ATLANTA — A new report this week from the New York Times lays out how the Supreme Court’s gutting of Section 5 of the Voting Rights Act “helped pave the way for new voting restrictions” as Republicans have pushed over 400 anti-voter bills in 49 state legislatures.
In 2013, Section 5 of the Voting Rights Act dealing with preclearance “was hollowed out by the Supreme Court,” allowing GOP-led state legislatures to enact draconian anti-voter laws that “would almost certainly have been halted, stalled or altered had Section 5 still been in use.” As a result, states across the country are now passing laws that previously that, according to one voting rights expert, “would have never been enacted in the first place if Section 5 were still there.”
This week the House passed the John Lewis Voting Rights Advancement Act, which would restore preclearance provisions to protect access to the ballot box for all Americans as Republicans continue trying to push anti-voter laws across the country.
Read more about how a lack of preclearance has led to a flood of voting rights restrictions:
NYT: How a Defunct Federal Provision Helped Pave the Way for New Voting Restrictions
By Nick Corasaniti
August 26, 2021
- Georgia toughened identification requirements for absentee voting. Arizona authorized removing voters from the rolls if they do not cast a ballot at least once every two years. Florida and Georgia cut back sharply the use of drop boxes for mail-in ballots.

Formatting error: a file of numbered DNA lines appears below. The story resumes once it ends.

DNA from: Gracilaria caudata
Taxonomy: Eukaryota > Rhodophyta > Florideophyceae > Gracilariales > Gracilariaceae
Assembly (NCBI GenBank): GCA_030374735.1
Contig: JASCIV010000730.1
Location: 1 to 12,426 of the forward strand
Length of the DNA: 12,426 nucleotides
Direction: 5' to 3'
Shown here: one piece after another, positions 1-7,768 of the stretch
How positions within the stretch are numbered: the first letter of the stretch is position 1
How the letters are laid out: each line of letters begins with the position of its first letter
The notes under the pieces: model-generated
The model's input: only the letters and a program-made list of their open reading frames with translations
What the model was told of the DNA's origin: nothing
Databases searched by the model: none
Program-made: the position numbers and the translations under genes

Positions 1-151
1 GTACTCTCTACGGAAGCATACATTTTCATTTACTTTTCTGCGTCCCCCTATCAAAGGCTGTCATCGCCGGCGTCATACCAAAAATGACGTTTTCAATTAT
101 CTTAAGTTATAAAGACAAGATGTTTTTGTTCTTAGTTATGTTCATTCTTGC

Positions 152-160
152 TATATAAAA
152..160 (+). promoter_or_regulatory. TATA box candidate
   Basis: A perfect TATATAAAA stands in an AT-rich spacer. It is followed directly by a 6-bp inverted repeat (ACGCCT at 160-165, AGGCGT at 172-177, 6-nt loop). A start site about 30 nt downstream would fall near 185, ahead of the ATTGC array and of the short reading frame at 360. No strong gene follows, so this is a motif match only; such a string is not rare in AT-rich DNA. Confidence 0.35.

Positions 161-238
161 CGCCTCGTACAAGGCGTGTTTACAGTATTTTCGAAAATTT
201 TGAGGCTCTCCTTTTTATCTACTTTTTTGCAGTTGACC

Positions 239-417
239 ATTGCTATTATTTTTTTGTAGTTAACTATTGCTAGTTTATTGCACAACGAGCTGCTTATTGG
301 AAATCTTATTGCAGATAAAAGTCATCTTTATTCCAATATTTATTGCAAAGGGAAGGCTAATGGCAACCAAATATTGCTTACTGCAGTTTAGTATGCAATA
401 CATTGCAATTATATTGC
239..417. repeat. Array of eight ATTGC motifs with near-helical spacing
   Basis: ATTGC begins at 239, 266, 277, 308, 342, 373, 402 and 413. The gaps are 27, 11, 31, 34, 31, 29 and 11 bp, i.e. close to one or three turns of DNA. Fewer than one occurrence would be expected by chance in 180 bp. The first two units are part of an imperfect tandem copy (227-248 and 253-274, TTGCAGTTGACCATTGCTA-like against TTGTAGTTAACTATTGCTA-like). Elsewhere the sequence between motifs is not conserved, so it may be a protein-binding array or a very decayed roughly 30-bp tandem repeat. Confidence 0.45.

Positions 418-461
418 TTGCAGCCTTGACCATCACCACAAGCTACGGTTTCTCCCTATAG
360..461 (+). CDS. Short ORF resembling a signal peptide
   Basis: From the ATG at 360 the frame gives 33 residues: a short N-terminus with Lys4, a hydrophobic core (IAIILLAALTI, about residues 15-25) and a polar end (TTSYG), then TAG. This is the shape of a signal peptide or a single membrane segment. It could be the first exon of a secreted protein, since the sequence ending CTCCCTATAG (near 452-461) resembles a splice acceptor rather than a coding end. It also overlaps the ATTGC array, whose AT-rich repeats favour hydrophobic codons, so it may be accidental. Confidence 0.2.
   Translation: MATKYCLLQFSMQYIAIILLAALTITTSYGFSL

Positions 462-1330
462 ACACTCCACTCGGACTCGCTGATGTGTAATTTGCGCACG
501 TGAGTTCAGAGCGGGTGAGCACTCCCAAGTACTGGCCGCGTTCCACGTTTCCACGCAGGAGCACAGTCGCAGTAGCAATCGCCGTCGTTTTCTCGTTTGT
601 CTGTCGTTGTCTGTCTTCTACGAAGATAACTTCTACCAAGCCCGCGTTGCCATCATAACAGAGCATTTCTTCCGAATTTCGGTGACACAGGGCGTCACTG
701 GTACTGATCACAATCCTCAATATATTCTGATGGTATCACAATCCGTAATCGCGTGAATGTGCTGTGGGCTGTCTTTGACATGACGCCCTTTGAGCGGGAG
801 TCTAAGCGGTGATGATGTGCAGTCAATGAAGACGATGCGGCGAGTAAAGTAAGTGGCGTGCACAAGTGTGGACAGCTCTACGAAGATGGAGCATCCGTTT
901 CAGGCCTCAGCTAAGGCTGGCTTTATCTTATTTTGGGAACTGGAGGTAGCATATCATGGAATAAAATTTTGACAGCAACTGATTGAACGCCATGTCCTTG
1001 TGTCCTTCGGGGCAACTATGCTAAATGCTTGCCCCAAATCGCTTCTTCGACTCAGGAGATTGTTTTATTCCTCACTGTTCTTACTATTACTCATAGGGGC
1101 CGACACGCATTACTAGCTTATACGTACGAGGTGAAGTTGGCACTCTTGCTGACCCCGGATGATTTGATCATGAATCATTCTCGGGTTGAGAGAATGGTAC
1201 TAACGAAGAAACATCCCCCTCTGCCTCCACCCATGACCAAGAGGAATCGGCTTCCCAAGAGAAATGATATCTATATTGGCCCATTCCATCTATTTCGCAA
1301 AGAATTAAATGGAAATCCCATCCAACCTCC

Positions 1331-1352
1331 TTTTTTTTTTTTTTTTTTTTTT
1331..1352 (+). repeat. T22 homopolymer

- All of these new voting restrictions would have been rejected or at least softened if a federal civil rights protection from the 1960s were still intact, experts in election law said.
- As Republican-led state legislatures have tightened voting rules after the 2020 election, new restrictions have been enacted or proposed in four states that are no longer required to seek approval before changing voting laws: Georgia, Arizona, Texas and Florida.
- Those new restrictions would almost certainly have been halted, stalled or altered had Section 5 still been in use, according to interviews with former federal prosecutors and a review by The New York Times of past civil rights actions by the Justice Department.
- “There’s nothing subtle about what they’re trying to do,” said Tom Perez, the former head of the Justice Department’s civil rights division and a former chairman of the Democratic National Committee. “If Section 5 were still around, those laws would not see the light of day.”
- From January 1982 to July 2005, Justice Department lawyers filed 2,282 objections to 387,673 proposed voting changes under Section 5, according to a study by the University of California, Berkeley, School of Law.
- Mr. Perez, the head of the civil rights division from 2009 to 2013, recalled an Arizona bill that proposed barring third parties from dropping off absentee ballots on behalf of voters. The Navajo Nation protested that some of its communities were hours from the nearest mailbox, making the act of voting by mail an arduous one.
- That bill, Mr. Perez noted, was similar to a new Arizona ban on ballot collection upheld in a recent Supreme Court decision.
- “A lot of these provisions would have never been enacted in the first place if Section 5 were still there,” Mr. Greenbaum said. “Because these states know that if they couldn’t disprove retrogression, it would go down in flames.”